Before people were asked to pay more out-of-pocket expenses, Aetna spokesman Walt Cherniak said, patients got used to buying a Cadillac for the cost of a Yugo.
Put another way, Highmark CEO Dr. Kenneth Melani said, "If cars were sold using (health) insurance, everybody would be driving a Mercedes."
Highmark does not give its members specific prices -- only ranges for common services.
"People really don't expect that we're going to give them an exact dollar amount," said Debra Miller, Highmark's product consultant.
Not so, said Susan Cosgrove, who owns a marketing firm in Pittsburgh's Oakland neighborhood and has paid as much as $23,000 a year in premiums for Highmark insurance for her small business.
Her husband recently got a chest X-ray that cost $415 and she wondered if they could've gotten it for less somewhere else. Even though Highmark paid all but $10, Cosgrove said premiums for small-business owners like her continue to escalate to unaffordable levels.
"We don't have the information -- the tools -- to make different decisions, and to help bring about the major change our health care and insurance system needs," Cosgrove said.
Health care costs matter
Aetna provides its members the actual price for common procedures from various providers, and even calculates a person's out-of-pocket costs based on their deductible and type of insurance. When Aetna reached a contract with UPMC this year, the insurer insisted that it be allowed to provide prices to members, said Peter McClung, Aetna vice president of client management.
It will take changing how the money flows to really change behavior, said Scott Malaney, CEO of the Blanchard Valley Health System in Findlay, Ohio, who headed a task force for the American Hospital Association on variations in health care prices and utilization.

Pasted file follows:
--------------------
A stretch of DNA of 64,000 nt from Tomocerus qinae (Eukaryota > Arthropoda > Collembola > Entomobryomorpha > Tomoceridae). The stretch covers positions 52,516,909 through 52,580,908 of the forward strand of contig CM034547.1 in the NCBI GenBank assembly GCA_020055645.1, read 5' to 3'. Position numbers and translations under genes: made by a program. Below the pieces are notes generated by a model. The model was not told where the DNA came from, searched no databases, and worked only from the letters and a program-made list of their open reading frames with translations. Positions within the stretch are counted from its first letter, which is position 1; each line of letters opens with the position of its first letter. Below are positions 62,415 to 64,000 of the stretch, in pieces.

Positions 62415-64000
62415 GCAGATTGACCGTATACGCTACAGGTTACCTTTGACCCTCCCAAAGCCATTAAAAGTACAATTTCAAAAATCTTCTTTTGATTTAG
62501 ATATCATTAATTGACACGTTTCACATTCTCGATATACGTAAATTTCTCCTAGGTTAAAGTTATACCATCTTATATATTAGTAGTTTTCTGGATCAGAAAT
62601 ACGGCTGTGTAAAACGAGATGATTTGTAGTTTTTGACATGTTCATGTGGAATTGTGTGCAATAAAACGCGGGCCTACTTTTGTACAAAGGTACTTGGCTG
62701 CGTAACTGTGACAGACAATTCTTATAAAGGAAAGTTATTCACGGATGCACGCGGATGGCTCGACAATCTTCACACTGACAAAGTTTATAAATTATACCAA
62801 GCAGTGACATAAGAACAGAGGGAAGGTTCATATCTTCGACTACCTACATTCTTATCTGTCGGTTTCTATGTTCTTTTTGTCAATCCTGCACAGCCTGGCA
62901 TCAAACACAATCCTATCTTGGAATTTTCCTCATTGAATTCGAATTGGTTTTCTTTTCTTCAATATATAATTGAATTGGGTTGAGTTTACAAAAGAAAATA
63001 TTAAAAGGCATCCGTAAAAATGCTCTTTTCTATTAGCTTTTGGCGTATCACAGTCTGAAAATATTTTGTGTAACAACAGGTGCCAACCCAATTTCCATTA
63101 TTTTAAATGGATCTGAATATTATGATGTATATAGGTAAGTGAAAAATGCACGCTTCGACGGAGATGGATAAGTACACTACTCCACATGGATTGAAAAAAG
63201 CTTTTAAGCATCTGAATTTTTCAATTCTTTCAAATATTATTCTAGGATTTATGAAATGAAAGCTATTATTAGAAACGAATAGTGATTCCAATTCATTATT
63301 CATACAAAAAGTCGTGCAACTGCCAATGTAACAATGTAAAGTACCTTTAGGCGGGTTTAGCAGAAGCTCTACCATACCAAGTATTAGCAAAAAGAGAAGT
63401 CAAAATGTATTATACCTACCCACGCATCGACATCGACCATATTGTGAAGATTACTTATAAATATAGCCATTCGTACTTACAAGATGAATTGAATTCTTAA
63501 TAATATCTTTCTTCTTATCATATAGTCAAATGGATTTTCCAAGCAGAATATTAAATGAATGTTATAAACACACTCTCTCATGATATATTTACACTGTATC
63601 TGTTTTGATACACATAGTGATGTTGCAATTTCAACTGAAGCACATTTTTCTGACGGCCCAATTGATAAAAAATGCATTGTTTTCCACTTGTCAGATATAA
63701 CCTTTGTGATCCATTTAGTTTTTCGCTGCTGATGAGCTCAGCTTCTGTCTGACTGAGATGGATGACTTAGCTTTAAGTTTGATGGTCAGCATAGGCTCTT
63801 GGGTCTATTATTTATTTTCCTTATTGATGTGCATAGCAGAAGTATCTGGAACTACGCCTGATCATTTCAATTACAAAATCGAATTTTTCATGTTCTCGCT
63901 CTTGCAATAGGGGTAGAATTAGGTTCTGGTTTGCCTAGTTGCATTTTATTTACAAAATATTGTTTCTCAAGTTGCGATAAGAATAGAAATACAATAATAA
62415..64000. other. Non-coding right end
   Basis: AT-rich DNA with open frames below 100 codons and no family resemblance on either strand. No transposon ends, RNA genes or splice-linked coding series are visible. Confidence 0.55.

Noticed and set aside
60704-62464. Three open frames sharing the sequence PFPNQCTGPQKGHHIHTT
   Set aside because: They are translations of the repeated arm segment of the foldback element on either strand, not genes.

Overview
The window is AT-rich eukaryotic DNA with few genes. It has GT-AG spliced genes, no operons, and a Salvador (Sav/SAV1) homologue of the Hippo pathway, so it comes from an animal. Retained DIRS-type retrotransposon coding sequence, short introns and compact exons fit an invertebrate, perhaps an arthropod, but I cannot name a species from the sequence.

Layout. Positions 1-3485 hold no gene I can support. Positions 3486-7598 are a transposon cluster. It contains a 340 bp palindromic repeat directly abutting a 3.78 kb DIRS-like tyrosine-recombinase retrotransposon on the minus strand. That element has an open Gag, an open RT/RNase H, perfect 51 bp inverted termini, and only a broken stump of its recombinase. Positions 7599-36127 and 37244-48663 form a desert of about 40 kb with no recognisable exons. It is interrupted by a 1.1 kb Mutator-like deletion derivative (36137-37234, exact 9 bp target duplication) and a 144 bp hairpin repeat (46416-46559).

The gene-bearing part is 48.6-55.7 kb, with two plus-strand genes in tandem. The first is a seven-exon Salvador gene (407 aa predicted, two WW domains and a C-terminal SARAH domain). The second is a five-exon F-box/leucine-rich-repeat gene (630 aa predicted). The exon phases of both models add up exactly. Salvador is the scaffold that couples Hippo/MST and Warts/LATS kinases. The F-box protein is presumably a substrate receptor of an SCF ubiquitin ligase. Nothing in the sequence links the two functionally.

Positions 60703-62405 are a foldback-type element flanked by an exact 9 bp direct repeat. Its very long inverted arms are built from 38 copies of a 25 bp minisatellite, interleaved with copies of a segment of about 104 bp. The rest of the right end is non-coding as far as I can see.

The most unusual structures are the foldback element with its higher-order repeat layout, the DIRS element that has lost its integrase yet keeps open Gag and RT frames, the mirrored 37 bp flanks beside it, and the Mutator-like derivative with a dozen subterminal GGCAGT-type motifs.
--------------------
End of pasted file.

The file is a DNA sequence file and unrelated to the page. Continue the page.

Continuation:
"If we as Americans had to make some sort of choices, demand choices, like we do in everything else in our society, I don't have much doubt that variation would go down, quality would go up and cost would go down," he said.
Detailed cost and quality information would help employers who provide insurance, too, said Greg Paradiso, compensation director for Glatfelter, a York-based paper company that spent about $30 million last year on health care for its approximately 3,000 employees and retirees and their 5,000 dependents. Paradiso serves on a panel for the Pennsylvania Health Care Cost Containment Council, charged with finding a way to make cost information public.
With prices and quality data, Glatfelter could help its employees find values, he said.
"Without that information, we can't steer employees to the better hospitals," Paradiso said. "To be honest, hospitals and doctors are not always keen on sharing that information."
Other employers fed up with trying to get insurers and hospitals to break their silence have started using their employees' health care receipts to identify savings.
San Francisco-based Castlight works with large firms, such as Safeway grocery stores, to reverse-engineer medical bills and identify where savings occur. The company found price differences in one southern California city ranging from $19 to $55 for an electrocardiogram and from $93 to $213 for a cardiac stress test.
"The idea here is not to say that you shouldn't be able to get labs that are expensive and convenient, but that people should know what that costs," said Dr. Dena Bravata, Castlight's chief medical officer. "They should be able to at least know that these differences exist."
In Maine, where the state Health Data Organization spent several years putting costs for a limited number of procedures online so the public can access it, state officials and consumers would like to see more procedures and prices included.
Kathy Day, 62, a retired nurse who lives in Bangor, said the orthopedic surgeon who performed arthroscopic knee surgery on her uninsured son, Andrew, estimated the procedure would cost around $6,000. But once hospital, physical therapy and other costs were added on, the total tab was about $16,000.
"If I'm going to buy a car, I get a price," Day said. "I can't do that if I go to the hospital. Why is that? They should be able to tell me how much it will cost me when I go in. Everything is a secret."
To read the Trib's "Code Green: Bleeding Dollars" series on waste in national health care costs, click here .